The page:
Friday, February 01, 2008

brilliance: genius or hard work?

Are brilliant talmidei chachamim blessed with some sort of genius gene, or is success in learning as much a matter of hasmadah and hard work as raw intelligence? From Complications, by Atul Gawande:

Surgeons as a group adhere to a curious egalitarianism. They believe in practice, not talent…Nonetheless, attending surgeons say that what’s most important to them is finding people who are conscientious, industrious, and boneheaded enough to stick at practicing this one difficult think day and night for years on end…
And it works. There have been many studies of elite performers – international violinists, chess grand masters, professional ice-skaters, mathematicians, and so forth – and the biggest differences researchers found between them and lesser performers is the cumulative amount of deliberative practice they’ve had. Indeed, the most important talent may be the talent for practice itself. K. Anders Ericsson, a cognitive psychologist and expert on performance, notes that the most important way in which innate factors play a role may be in one’s willingness to engage in sustained training. He’s found, for example, that top performers dislike practicing just as much as others do. (That’s why, for example, athletes and musicians usually quit practicing when they retire.) But more than others, they have the will to keep at it anyway.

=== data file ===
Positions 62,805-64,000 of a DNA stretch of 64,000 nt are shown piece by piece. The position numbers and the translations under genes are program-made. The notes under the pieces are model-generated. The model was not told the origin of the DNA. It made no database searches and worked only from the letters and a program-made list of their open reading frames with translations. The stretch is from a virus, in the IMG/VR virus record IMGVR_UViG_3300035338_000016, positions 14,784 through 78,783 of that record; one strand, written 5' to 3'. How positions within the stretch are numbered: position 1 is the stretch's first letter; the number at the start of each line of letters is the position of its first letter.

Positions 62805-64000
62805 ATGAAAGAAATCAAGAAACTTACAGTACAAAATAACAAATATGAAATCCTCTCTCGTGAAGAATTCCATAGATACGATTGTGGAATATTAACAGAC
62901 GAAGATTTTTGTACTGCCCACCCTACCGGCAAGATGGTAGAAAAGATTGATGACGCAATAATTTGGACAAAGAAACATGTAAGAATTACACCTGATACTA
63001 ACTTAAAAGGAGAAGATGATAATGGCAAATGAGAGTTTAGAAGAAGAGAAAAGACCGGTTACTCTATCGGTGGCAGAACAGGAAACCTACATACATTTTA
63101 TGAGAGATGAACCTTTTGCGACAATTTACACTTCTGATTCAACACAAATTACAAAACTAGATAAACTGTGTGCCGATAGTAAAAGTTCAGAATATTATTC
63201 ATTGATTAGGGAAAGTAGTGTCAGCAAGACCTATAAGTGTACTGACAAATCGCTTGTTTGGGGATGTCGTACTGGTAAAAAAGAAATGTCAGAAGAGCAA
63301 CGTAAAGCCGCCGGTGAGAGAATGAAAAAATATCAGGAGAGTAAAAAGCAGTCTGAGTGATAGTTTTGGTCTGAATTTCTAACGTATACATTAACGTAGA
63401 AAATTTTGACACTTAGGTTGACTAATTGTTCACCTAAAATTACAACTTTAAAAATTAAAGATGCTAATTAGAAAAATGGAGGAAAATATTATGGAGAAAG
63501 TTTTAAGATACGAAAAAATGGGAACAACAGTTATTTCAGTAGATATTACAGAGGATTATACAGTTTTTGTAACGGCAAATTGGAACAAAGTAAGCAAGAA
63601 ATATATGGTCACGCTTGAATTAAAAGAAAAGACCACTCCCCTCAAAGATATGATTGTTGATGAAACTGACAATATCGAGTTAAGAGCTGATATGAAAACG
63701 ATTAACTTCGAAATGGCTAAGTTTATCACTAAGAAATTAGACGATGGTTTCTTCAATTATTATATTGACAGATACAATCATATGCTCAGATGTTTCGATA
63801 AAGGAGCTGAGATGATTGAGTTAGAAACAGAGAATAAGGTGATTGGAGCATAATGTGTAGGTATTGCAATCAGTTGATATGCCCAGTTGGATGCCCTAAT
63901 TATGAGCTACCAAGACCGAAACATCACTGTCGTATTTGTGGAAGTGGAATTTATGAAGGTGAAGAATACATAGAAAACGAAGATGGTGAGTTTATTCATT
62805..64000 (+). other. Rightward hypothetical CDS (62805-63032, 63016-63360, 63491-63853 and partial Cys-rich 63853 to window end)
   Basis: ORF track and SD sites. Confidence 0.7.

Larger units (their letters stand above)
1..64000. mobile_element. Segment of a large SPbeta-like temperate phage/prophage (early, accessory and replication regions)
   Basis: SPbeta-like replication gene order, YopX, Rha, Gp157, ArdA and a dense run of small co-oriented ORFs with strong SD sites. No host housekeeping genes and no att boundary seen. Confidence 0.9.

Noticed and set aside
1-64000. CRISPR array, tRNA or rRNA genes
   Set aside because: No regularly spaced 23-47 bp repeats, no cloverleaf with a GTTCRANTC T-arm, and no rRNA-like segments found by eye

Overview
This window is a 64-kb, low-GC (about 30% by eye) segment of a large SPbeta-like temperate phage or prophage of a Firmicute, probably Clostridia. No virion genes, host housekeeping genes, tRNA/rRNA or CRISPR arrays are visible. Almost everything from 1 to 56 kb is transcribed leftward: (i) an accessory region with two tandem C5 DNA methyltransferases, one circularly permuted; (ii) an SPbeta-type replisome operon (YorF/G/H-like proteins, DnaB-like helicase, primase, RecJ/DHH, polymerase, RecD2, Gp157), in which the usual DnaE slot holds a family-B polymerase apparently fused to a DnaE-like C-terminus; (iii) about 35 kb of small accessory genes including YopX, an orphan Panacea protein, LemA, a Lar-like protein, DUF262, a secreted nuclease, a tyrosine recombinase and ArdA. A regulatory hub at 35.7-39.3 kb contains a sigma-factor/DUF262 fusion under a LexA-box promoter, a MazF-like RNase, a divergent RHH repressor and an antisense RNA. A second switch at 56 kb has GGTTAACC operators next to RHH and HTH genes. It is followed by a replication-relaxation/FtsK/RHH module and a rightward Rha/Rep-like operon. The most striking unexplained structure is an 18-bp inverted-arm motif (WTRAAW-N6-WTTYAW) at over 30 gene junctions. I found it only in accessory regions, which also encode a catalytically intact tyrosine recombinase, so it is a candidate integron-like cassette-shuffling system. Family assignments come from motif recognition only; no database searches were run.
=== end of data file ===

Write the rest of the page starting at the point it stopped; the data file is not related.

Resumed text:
1. Anonymous12:22 PM

    Atul Gawande is an idiot. According to him, Harvard should be full of pluggers, not geniuses. Innate skill is what drives the ability to practice endlessly, and lack of talent destroys the confidence that practice will make any difference at all. Trust me- I have a rotten zikoron, and I once sat down to write a dvar torah, and sweated for days, and after finishing it I found that I was mechavein, almost sentence for sentence, to another dvar torah I had written two years before.

  2. >>>According to him, Harvard should be full of pluggers, not geniuses.

    Since he is both a graduate and a member of Harvard's faculty, I'm going to trust his judgment on who should get into Harvard : )
    You are talking about an isolated instance of a week's worth of work to write one dvar torah; he is talking about endless practice over years to perfect a talent. Obviously if I practiced basketball from today until doomsday I would not turn into Michael Jordan, but most skills in life don't demand Michael Jordan-esque ability. Being a successful surgeon, professor, Rabbi, etc. may be 99% perspiration and only 1% inspiration, as the saying goes.